cc3000-non-blocking-lib -alternative to the TI code for the CC3000 Wi-Fi 802.11b/g Network Processor

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cc3000-non-blocking-lib – This is an alternative to the TI code for the CC3000 Wi-Fi 802.11b/g Network Processor @ Google Project Hosting.

The CC3000 is a Wi-Fi 802.11b/g Network Processor from Texas Instruments. The modified API allows quasi non-blocking behavior for work with RT OS and/or watchdog timers etc.

It is build with arm-none-eabi-gcc v 4.7.3

The CC3000 should have firmware 1.11 for server mode (sockets) there can be issues with socket listen, select, accept and bind otherwise…

Some info: If an interrupt occurs, then the data is being received and handed over to the event handler. The event handler checks the affiliation of the data (e.g. if it is unsolicited) and it checks if the data is what we have been waiting for.

I have also introduced a flow_handler. This completely handles outgoing and incoming data and also the different states of the CC3000. All executive actions are handled there. In the main loop we only set the next action to execute and perhaps handle some of the payload data.(e.g. with recv and send)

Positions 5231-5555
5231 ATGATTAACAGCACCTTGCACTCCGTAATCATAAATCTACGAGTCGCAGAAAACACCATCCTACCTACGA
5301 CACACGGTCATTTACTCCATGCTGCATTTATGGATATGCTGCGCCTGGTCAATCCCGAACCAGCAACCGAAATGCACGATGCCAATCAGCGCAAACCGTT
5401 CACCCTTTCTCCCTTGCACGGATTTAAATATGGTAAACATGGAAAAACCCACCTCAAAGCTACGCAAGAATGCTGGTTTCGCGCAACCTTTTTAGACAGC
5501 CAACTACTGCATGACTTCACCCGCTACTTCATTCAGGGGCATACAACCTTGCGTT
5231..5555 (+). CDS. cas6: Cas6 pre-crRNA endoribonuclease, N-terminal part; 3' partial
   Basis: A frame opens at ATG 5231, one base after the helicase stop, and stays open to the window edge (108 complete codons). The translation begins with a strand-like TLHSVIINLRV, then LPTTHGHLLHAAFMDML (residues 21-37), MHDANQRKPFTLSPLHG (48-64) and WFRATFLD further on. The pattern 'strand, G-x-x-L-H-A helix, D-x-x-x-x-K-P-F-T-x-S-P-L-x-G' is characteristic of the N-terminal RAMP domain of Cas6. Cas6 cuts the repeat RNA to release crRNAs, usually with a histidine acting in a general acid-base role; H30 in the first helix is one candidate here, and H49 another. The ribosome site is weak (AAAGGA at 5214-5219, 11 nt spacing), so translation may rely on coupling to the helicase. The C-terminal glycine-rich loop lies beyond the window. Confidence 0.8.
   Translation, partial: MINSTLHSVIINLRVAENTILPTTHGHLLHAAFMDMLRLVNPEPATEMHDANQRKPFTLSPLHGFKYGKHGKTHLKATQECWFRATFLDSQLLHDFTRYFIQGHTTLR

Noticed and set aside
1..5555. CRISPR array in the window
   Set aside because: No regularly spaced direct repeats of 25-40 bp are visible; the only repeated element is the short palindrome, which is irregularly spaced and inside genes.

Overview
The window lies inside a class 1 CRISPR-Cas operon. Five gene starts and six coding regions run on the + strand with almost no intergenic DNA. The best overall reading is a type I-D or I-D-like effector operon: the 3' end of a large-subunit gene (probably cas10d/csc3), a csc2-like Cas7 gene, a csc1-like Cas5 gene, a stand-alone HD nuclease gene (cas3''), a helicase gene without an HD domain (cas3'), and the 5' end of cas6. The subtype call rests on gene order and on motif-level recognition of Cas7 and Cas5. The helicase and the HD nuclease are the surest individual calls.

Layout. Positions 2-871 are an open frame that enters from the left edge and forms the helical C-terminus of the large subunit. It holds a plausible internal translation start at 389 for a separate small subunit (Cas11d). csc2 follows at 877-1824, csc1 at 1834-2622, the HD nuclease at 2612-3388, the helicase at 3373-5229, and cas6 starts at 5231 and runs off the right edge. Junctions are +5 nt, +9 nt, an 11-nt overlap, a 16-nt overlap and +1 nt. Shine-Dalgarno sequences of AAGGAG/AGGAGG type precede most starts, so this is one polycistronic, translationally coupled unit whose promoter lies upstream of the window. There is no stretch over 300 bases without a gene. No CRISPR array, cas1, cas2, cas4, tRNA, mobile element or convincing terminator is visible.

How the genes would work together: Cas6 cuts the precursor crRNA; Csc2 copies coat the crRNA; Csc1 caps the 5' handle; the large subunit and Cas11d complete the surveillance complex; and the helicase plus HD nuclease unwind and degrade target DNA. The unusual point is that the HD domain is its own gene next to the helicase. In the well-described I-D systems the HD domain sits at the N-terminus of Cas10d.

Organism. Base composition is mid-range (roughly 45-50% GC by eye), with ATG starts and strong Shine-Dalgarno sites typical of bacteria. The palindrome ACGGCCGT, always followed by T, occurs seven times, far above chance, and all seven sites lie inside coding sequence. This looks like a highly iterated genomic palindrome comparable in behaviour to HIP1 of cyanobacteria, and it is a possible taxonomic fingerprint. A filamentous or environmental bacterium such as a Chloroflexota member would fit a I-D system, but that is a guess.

There are two important variables: cc3000_desired_state and cc3000_current_state Everytime a command is sent and we expect a return, then cc3000_desired_state is incremented. If we then received the desired code, cc3000_current_state is incremented. If desired state equals current state, then cc3000_is_ready() will return 1 and the next state is set after we processed the data.

At the moment I check for the isr and also if the irq pin is low in the main loop. The goal is to only check for the isr flag, but due to some strange timing things in the CC3000 I have to check for both, because for some reason if I do not print out the debug strings, then the initialisation goes wrong. (The code also works if there is no interrupt at all and the pin is just polled in the main loop)

At any time there will be no wait states. After a command has been executed the program will immediately go back to the main loop. There are more functions (we need a function to request data and one to handle the received payload) and more buffers (which can be reduced). But overall there is more control over what is going on.

Thanks Johannes!

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